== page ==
You And I (musically as on the concept album, incorporating a short reprise of The Story of Chess rather than all of it, but using the Broadway lyrics for the main body of the song rather than the [better] ones from the concept album)

Bows – an instrumental mostly based on Nobody’s Side.

Welcome to Portcullis House

 

 

 

Yes, that’s the title: The Public Administration and Constitutional Affairs Committee Takes Oral Evidence on Whitehall’s Relationship with Kids Company. Yes, it’s a musical, albeit a very unusual one. Drawn largely from the edited transcript of the October 15th 2015 oral evidence session at Portcullis House, with additional material drawn from other evidence sessions in the committee’s inquiry into Whitehall’s relationship with the failed charity Kids Company, this is probably as unusual a new musical as you’ll encounter this year. It might be the most unusual new musical you’ll encounter this decade. How unusual is it? In maybe thirty-five years of regular theatregoing, this is the first new musical I’ve ever seen whose programme includes what amounts to a bibliography:

dcb

The result, perhaps surprisingly, is an enthralling piece of theatre, though it would possibly – despite a careful introduction in which a parliamentary clerk explains the difference between these proceedings and a trial – make rather less sense if you weren’t British or hadn’t been following this particular story (or politics in general) in the news over the last several years. This is a story that cuts right to the heart of the political schisms in contemporary Britain, the people involved are flawed, colourful (very colourful), and fascinating, and the collapse of Kids Company ended up being about far more than the mismanagement of a charity. As the government’s austerity programme forced deep cuts to social services, charities and volunteers were left to pick up the slack; Kids Company, under the direction of its charismatic founder, Camila Batmanghelidjh, expanded very quickly, and was undeniably extremely effective in the way it was able to provide immediate assistance, via drop-in centres, to vulnerable/at-risk children. The charity’s chaotic management structure and record-keeping, hand-to-mouth financial management, and unorthodox distribution practices put Kids Company on a collision course with the government, particularly after Kids Company began to receive significant funding from government grants; Batmanghelidjh, as the charity’s public face and most visible figurehead, became an increasingly contentious public figure as negative stories related to the charity began to appear with some regularity in the less scrupulous tabloids. In August 2015, the charity abruptly folded; in the aftermath, there was a lot of talk about financial mismanagement, misuse or misappropriation of government grants and all the rest of it, but there was (depressingly) far less discussion of how or whether the essential services Kids Company provided – support for which had been hugely cut back and in some cases even withdrawn by local authorities as a result of the coalition government’s austerity-based funding cuts – might continue.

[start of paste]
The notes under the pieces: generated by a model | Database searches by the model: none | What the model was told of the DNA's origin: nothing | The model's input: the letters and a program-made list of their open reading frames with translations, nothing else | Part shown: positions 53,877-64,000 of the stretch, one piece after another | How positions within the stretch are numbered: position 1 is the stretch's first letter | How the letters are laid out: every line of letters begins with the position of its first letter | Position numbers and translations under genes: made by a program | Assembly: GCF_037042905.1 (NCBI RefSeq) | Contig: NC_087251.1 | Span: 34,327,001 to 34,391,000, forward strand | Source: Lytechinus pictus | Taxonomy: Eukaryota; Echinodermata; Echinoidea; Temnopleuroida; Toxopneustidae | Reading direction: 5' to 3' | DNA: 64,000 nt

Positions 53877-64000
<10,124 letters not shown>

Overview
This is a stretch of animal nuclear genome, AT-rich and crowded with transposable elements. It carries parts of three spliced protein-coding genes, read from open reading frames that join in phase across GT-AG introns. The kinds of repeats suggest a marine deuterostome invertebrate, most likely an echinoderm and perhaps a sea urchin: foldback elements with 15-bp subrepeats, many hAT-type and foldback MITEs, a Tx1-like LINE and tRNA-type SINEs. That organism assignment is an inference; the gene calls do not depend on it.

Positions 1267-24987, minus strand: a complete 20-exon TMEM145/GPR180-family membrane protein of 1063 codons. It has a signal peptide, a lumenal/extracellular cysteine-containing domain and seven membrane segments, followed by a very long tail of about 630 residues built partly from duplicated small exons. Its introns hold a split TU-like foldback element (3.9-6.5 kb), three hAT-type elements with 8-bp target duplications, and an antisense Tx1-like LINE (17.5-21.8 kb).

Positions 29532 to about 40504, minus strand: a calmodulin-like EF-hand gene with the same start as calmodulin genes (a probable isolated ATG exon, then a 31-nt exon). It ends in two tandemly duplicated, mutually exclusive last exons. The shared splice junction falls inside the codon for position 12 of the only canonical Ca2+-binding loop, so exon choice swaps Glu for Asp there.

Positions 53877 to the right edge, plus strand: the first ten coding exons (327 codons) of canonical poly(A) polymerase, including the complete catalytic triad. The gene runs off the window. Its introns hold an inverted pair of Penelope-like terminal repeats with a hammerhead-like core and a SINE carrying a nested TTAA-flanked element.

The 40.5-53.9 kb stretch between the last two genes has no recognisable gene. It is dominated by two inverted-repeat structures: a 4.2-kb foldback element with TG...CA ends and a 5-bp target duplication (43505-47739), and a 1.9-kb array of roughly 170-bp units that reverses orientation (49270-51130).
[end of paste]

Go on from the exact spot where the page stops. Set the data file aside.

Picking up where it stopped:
The October 15th transcript runs to 69 pages, and a lot of it boils down to a discussion of the charity’s processes – essential, probably, in the context of the way the charity collapsed, but it makes rather dry reading. The show runs around 80 minutes; writers Hadley Fraser and Josie Rourke have, thank God, edited significantly, and brought in third-party testimony from other hearings, and they’ve essentially boiled the hearing down into a confrontation between two opposing philosophies. On the one hand, there’s the government, as represented by the panel of MPs who are (justifiably) determined to establish that public funds have not been used carelessly or indiscriminately. On the other, there’s the charity’s chief of trustees, Alan Yentob, and Ms. Batmanghelidjh, the founder and chief executive, and Ms. Batmanghelidjh’s primary concern is simply to do what she can to help suffering/vulnerable/at-risk children. This is not, though, precisely a simple contest between good and bad/practicality vs. idealism/efficiency vs. compassion, and that’s largely due to the complexities of the characters involved, and particularly to the way Mr. Yentob and Ms. Batmanghelidjh presented themselves during the hearing. From what we hear of their testimonies – and while what we hear during the performance is edited, the impression is backed up by reading the full transcript – neither has much grasp on the processes necessary to keep a charity the size of Kids Company afloat financially, even though we hear Ms. Batmanghelidjh was a tireless fundraiser. Mr. Yentob – and again, this impression is backed up by the full transcript – sometimes appears more concerned with maintaining the access to cabinet ministers conferred by his position as one of the charity’s figureheads than with the charity’s actual mission. Both come across as egocentric, both evade questions, and both are occasionally petulant in the face of the panel’s more persistent questions.